LOVELAND, Colo. — It was the brilliant Andromeda Galaxy that first captivated him.
About a year and a half ago, Andrew Marjama snapped several photos of the spiral galaxy and stitched them together into one piece. He already had about 15 years of experience with photography and had been looking at the night sky since he was a kid, but this was his first attempt at merging the two.
The photo amazed him.
“Looking back on it, it was total garbage, but that’s what hooked me,” he said. “It’s just the idea you can — with comparatively cheap equipment — capture basically almost what the Hubble captures if you take enough time on it.”
Marjama, 42, quickly gravitated toward astrophotography after that initial experience. Just a month later, in December 2018, he decided to take his hobby to the next level and build an observatory in his backyard in Loveland. A dome observatory would cut out light pollution, reduce the threat of wind shaking the camera, and save him a couple hours of setting up and taking down his camera each night. Instead, the camera — a Celestron RASA 11 astrograph, specifically made for astrophotography — would simply live inside the dome.
Marjama said it’s not unusual for astrophotographers or astronomy enthusiasts to build this type of structure on their property. It creates a specialized environment for observing the sky.
He found a geodesic dome calculator online and measured the size and angles of the foam triangles he’d need to cut and shape for the top of the dome. He said he also used plywood, steel sheets, stucco and lath to construct the observatory.
“I’ve been building things since I was a little kid, so I already have all the tools and equipment to do everything,” Marjama said. “I enjoy building and making things. I found the dome calculator online and kind of went from there — no real plan, just built it as I went along.”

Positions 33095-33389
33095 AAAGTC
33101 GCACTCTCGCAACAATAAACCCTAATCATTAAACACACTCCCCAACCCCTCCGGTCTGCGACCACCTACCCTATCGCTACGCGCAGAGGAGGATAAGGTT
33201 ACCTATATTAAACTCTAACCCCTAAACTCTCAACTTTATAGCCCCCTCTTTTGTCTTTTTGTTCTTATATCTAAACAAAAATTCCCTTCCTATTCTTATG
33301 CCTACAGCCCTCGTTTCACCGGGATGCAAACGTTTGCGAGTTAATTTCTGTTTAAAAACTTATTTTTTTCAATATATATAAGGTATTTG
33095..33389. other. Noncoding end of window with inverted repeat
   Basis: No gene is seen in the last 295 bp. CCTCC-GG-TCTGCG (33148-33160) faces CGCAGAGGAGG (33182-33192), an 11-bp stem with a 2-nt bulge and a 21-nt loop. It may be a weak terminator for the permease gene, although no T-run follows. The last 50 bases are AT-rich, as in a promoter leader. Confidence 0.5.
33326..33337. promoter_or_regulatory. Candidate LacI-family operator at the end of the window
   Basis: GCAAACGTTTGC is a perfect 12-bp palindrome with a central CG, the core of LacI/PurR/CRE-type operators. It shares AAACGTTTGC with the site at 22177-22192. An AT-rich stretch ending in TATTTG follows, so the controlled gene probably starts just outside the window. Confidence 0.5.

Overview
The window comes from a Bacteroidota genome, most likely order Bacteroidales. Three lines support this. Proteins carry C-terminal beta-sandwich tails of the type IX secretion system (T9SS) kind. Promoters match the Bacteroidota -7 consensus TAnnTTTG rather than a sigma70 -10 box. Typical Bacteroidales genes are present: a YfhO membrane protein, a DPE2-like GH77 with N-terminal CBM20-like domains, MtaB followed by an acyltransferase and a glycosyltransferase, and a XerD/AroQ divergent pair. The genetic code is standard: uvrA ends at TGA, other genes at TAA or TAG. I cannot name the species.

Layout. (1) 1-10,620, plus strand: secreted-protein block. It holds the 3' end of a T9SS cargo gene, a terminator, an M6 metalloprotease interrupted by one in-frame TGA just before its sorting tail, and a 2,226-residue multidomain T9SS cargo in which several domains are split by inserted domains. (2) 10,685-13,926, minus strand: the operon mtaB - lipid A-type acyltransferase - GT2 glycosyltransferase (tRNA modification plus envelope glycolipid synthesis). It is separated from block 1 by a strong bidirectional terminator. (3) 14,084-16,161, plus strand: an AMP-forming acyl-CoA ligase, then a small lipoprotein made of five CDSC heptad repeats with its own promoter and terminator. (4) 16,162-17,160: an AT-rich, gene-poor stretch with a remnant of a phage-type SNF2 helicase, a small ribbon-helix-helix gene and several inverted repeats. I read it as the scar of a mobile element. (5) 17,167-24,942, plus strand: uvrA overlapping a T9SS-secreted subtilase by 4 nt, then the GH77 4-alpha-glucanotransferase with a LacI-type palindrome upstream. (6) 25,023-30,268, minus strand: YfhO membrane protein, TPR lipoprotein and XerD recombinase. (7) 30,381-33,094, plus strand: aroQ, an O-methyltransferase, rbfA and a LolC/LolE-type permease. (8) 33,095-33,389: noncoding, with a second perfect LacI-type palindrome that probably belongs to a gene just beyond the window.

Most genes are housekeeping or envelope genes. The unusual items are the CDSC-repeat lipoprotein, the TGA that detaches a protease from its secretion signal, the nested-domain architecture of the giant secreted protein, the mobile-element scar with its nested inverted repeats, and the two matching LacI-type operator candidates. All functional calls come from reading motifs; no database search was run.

Aside from a little hiccup with the wrong type of glue, the process was smooth and steady, but slow, he said. In total, he estimated that he spent close to 600 hours building the observatory. It took about a full year — a lap around the sun — to construct in his shop. It now sits in his backyard.
He said he plans to install a motor so the dome would rotate on its own. Right now, he’s turning it by hand, he said. He sits in the dome while the astrograph captures the photos but once he motorizes it, he said he can link it up with a map through special software.
“Once I do that, I won’t have to be in the dome anymore,” he said. “I can just program it and let it run and it’ll do everything throughout the night.”
The observatory would even close its shutter if it detects cloudy weather to protect the astrograph.
What used to take him about an hour to set up is now ready in five minutes with the observatory, he said.
Marjama, who owns a sandblasting company in Loveland, said he hasn’t seen much work in the past couple months, so he’s had more time to fiddle with the observatory and take photos.
At least when Mother Nature cooperates.
“The problem is there’s only been two or three clear nights in the past month or so,” he said. “You just have to work with the weather. It’s pretty trying at times.”